Brown Bear Car Wash is seeing green. Washington’s largest commercial car wash has long been a leader in water efficiency, green cleaning chemicals, and storm water pollution reduction, and it’s now adding energy efficiency to its sustainable operating practices.
Bolstered by rebates and incentives from Community Power Works for Small Business, Brown Bear recently upgraded the lighting throughout its Interbay property, which includes the car wash and a Chevron station next door. The property is now entirely lit by LED lights, and Steve Palmer, Brown Bear’s Chief Financial Officer, says the rebates and incentives from Community Power Works and Seattle City Light played a significant role in moving the project forward. “It was nice being able to have something to offset the upfront costs. We probably would have gotten around to lighting upgrades eventually, but the rebates and incentives were huge when we discussed return-on-investment and the timing of the project.” Utility and program incentives covered nearly 65% of the total project cost of $38,200.
Palmer says working with Resound Energy Services, a Community Power Works for Small Business contractor, “was a great experience. They were very professional and maintained open lines of communication with us. It turned out to be a great project, and we couldn’t be happier!” While it was widely assumed that LEDs couldn’t operate in the wash tunnel due to moisture control issues, Resound “found a way to make it work.” The project is expected to save 52,500 KwH and $3,700 annually.
“We’ve always been focused on being good stewards,” says Palmer. “We’re a company that tries to do a good job of protecting and preserving our community and the environment where we operate. Water conservation particularly has been a focus for Brown Bear for a long time, and to broaden that to energy efficiency is an exciting opportunity. There are, of course, ancillary benefits of reducing operating costs with energy efficiency upgrades. Anytime you can find a solution that’s both economically and environmentally beneficial, that’s pretty hard to pass up.”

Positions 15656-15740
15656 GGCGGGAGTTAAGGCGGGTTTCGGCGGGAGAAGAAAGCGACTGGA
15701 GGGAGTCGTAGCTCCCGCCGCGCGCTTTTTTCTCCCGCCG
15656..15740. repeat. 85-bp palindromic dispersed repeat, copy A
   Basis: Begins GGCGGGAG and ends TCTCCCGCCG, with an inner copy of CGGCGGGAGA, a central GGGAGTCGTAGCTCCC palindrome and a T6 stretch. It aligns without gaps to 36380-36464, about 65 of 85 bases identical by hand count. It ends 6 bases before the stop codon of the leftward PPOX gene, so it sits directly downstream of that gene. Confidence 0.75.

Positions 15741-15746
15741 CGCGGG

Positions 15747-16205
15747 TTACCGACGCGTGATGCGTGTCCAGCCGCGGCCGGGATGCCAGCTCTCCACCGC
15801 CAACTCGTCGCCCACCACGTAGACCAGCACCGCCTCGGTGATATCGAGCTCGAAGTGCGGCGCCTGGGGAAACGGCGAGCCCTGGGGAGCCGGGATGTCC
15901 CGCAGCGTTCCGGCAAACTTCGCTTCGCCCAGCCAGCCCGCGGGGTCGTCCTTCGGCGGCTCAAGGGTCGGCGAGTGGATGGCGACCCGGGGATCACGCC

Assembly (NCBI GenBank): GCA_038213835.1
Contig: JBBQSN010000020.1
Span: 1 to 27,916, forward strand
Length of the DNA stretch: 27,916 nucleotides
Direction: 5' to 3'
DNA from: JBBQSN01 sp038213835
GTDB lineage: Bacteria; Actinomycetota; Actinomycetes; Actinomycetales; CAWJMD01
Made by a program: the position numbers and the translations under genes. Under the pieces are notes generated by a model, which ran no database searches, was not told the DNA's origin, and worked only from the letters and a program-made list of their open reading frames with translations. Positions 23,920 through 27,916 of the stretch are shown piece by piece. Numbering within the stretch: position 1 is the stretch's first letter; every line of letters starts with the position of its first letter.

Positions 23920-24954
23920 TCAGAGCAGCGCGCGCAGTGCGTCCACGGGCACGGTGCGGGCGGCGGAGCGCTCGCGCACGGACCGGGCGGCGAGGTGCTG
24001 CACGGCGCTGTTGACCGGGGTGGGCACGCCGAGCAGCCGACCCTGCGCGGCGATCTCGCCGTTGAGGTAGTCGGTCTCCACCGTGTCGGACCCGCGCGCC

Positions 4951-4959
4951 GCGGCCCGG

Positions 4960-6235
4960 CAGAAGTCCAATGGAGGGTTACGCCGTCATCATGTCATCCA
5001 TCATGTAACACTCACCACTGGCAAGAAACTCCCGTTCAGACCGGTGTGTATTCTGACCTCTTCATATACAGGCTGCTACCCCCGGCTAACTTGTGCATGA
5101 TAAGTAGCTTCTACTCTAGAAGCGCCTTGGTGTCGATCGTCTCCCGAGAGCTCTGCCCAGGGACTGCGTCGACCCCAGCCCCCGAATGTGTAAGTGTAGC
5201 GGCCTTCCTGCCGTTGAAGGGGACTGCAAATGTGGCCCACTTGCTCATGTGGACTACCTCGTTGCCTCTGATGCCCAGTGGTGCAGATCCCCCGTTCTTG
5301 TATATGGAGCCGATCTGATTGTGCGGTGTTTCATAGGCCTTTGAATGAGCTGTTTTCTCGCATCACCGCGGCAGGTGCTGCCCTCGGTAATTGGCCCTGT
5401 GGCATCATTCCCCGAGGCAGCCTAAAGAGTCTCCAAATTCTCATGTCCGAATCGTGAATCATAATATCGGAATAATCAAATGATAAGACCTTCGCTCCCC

According to Brown Bear, washing your car at a commercial car wash is better for the environment than washing it in your driveway. According to Palmer, “Storm drains are not a part of the waste water system, so materials emptied into them do not go to waste water treatment facilities. Washing your car in a driveway introduces chemicals from soaps and detergents into the water system, loosens toxic particles – like lead, phosphates, motor oil, and antifreeze – that have accumulated on your car, and releases them directly into our streams and lakes.” Commercial car washes are also better for your car. Palmer says, “Professional studies have shown that the good old driveway car wash is one of the worst things that can happen to a car’s factory paint job.”